George Karl‘s up-tempo system doesn’t really fit Cousins but the center will keep an open mind about it, Lee writes. Cousins is in the first year of a four-year max extension. Here’s more from around the Pacific Division:
- DeAndre Jordan said he loves the city of New York but isn’t thinking about his free agency this summer, as he told reporters, including Marc Berman of the New York Post, after the Clippers beat the Knicks on Wednesday.
- Amar’e Stoudemire‘s said his interest in joining the Suns after his buyout with the Knicks was “extremely high,” according to Eddie Sefko of the Dallas Morning News. “But I wanted to compete for a championship this year,” Stoudemire added. “That’s one reason why I didn’t choose the Spurs, because I knew it’d be a letdown for all my Phoenix Suns fans. I couldn’t do it. It was a tough decision, but I wanted to win this year.”
- Wesley Johnson is finds it frustrating to be hitting free agency for a third year in a row, observes Mike Bresnahan of the Los Angeles Times. The Lakers have a general affection for him, and Johnson has been considering a new deal with the team this summer, in spite of L.A.’s hesitance to give him more than a one-year deal the past two offseasons, as Bresnahan also relays. “It’s one of those things where you definitely don’t want to jump ship when something’s going bad,” Johnson said of the Lakers. I actually want to be a part of it to see if we can get back on the right foot. We’ll see what happens this offseason, see what direction they’re going.”
Speaking at his retirement press conference Steve Nash said that he considered his time with the Lakers a failure, Joey Ramirez of NBA.com relays. “I came here with huge hopes and dreams and was incredibly excited and humble to have the opportunity to come here and play for the Lakers and the world’s biggest fan base,” Nash said. “For it just not to be in the cards was a failure and a huge disappointment. It’s been a difficult period of my career and my life to battle through that and to try to make something of it, which was fruitless in the end. But I know I’ve never worked harder. I never wanted something more, and I never worked harder. It just wasn’t to be.”
Here’s more from the Pacific Division:
- Nash said that he understands the backlash he received from Lakers fans regarding him not being around the team this season, Bill Oram of The Orange County Register writes. “I really needed to get away,” Nash said. “I had an incredible amount of stress and anxiety. I wanted something so bad and held on way too long. Probably over-trained to get there. I needed to get some space.”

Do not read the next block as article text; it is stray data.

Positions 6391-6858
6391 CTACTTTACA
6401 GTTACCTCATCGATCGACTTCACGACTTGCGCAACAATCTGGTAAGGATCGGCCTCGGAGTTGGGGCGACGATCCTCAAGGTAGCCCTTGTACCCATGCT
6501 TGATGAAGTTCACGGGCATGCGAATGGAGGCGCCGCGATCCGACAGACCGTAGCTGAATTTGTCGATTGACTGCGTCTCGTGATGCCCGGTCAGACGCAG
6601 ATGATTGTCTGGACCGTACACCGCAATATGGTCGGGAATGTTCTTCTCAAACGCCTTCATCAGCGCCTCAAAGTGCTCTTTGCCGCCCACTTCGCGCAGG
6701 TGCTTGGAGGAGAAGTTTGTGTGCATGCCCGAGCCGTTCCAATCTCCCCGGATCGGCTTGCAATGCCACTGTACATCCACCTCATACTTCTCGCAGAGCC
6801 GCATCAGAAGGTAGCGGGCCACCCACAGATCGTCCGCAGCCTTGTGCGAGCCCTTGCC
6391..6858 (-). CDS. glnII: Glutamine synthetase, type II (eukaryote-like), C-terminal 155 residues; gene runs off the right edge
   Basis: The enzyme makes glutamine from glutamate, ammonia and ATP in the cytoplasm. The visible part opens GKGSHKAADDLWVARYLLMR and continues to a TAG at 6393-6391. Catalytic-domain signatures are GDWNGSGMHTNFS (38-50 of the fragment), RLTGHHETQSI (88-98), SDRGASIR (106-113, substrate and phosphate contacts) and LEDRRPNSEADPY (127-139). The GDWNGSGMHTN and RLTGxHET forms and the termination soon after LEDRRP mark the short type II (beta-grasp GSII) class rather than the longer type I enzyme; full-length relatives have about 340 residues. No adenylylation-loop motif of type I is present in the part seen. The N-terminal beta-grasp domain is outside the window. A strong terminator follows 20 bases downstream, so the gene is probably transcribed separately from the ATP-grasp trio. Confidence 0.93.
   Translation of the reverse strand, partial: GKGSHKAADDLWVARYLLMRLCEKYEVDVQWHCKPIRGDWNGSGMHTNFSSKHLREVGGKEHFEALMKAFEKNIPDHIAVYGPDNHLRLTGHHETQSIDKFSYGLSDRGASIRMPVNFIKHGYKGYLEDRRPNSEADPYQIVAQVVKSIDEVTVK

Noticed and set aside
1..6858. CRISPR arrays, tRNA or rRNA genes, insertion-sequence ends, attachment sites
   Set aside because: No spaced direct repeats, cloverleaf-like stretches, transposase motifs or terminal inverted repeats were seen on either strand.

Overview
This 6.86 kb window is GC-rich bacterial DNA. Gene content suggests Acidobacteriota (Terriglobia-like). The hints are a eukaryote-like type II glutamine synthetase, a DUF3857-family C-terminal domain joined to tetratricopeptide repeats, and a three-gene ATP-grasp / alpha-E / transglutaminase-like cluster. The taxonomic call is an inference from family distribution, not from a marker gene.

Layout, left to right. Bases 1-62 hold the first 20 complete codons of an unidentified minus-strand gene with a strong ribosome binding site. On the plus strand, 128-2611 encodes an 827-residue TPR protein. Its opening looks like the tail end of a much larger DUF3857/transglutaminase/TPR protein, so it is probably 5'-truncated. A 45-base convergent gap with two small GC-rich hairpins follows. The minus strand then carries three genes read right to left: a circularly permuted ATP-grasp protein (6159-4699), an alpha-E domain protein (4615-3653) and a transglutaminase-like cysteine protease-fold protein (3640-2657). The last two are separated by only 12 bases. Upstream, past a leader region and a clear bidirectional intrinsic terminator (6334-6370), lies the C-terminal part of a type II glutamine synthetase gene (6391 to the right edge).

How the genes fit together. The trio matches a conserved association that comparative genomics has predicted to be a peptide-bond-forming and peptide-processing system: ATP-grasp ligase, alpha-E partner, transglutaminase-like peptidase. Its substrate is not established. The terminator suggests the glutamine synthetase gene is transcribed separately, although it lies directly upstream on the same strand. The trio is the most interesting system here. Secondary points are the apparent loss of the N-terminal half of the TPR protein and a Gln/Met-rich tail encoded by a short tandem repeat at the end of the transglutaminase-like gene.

- Suns coach Jeff Hornacek insists that center Alex Len will be “a great player,” and his rapid progress is seen on almost a daily basis, Matt Petersen of NBA.com writes. “He’s getting smarter and smarter every day,” Hornacek said. “He’s backed off a little bit on the pick-and-rolls. He knows the speed of the guys better, it seems like. He made a couple plays where I thought guys were going to have lay-ups…yet he can block it late. Those are big plays.”
- Quite a bit has changed with the Kings organization since David Wear, who recently inked a 10-day deal with the team, was in training camp with them earlier this season, Jason Jones of The Sacramento Bee writes. The forward is excited to get a shot to play in the NBA, Jones adds. “Of course I’ve been waiting, hoping for a call-up, so when I got the call, I was thrilled,” Wear said. “That’s what this whole year’s been all about, and it’s good to finally be here.”
Omri Casspi has seen an encouraging change in the Kings organization since George Karl took over as head coach, Ailene Voisin of The Sacramento Bee writes. Casspi, who is set to become an unrestricted free agent at season’s end, says he absolutely wants to re-sign with Sacramento this summer, Voisin adds. “I want to come back here so badly,” Casspi said. “I love the community and I feel like the team is finally moving in the right direction. George Karl’s system is great, and I’m not just saying that because I play for him, but because I really do believe this is the right way to play basketball. Spacing the floor. Moving, making extra passes, sharing the ball. Getting our hands on balls, deflections, then getting out and running. Unfortunately, coach Karl has not had a lot of time to teach us everything, but these last two games, you can see what we can become.”
Here’s more from the Pacific Division:
- Despite the Lakers‘ 18-50 record on the season coach Byron Scott has the approval of GM Mitch Kupchak, Mark Medina of The Los Angeles Daily News writes. “He said I’ve been doing a great job in getting all these guys to play hard every night,” Scott said. “With all the injuries that we’ve had and to be in the games that we’ve been in, he thinks I’ve done a terrific job.”
- Scott also said that Kupchak reiterated that the team is still in a rebuilding phase and that the process would continue during the 2015 offseason, Medina adds. “We’re still on the right course and still sticking to what we talked about,” Scott said. “All of the things we talked about before they hired me and all the things we talked about since they hired me hasn’t changed.”
- The Warriors took an unconventional and roundabout path in their rebuilding efforts, Tom Ziller of SB Nation writes in his look at the team’s success this season.